Francine Laden, Sc.D.
Brigham and Women’s Hospital
NIEHS grantees report that women live longer in areas with more green vegetation. The new findings show that planting vegetation may improve health in multiple ways.
To study the relationship between greenness and mortality, the researchers used satellite imagery to examine greenness around the homes of 108,630 women from across the nation participating in the long-term Nurses' Health Study. From 2000 to 2008, the researchers observed 8,604 deaths in study participants.
After adjusting for age and other mortality risk factors, women with the highest levels of vegetation near their homes had a 12 percent lower death rate compared to women with the lowest levels of vegetation near their homes. The biggest differences in death rates came from kidney disease, respiratory disease, and cancer. The researchers also showed that improved mental health and social engagement were the strongest factors in lowering mortality rates, while increased physical activity and reduced air pollution also contributed. When researchers compared women in the areas with highest greenness to women in the lowest, they found a 41 percent lower death rate for kidney disease, 34 percent lower death rate for respiratory disease, and 13 percent lower death rate for cancer in the greenest areas. The majority, 84 percent, of study participants lived in urban areas, but the impact of greenness on mortality was consistent in both urban and rural regions.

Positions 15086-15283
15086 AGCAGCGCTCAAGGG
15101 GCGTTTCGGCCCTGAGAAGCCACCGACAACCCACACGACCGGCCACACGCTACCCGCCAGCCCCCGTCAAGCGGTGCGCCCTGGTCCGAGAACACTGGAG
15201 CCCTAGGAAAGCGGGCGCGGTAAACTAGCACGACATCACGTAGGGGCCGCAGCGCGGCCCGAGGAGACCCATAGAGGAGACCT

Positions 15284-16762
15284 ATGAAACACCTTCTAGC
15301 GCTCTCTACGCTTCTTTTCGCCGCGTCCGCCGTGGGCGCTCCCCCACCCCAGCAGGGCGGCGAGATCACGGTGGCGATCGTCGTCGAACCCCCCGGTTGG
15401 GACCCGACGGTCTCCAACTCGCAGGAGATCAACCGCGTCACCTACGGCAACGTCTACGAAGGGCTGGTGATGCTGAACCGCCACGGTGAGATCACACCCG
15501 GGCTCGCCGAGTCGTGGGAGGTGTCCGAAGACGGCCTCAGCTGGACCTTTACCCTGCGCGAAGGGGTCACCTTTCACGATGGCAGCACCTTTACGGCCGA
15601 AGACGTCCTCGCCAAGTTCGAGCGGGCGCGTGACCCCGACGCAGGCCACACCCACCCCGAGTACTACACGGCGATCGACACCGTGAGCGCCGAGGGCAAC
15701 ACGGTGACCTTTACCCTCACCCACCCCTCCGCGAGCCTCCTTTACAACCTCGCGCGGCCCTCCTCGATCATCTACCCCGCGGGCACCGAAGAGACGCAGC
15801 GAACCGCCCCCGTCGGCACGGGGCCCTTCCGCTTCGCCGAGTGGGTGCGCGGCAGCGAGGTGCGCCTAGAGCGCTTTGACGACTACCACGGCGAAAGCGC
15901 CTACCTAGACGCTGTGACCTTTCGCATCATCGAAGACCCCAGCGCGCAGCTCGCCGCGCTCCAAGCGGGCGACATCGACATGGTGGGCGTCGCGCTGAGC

Citation: James P, Hart JE, Banay RF, Laden F. 2016. Exposure to greenness and mortality in a nationwide prospective cohort study of women. Environ Health Perspect; doi:10.1289/ehp.1510363 [Online 14 April 2016].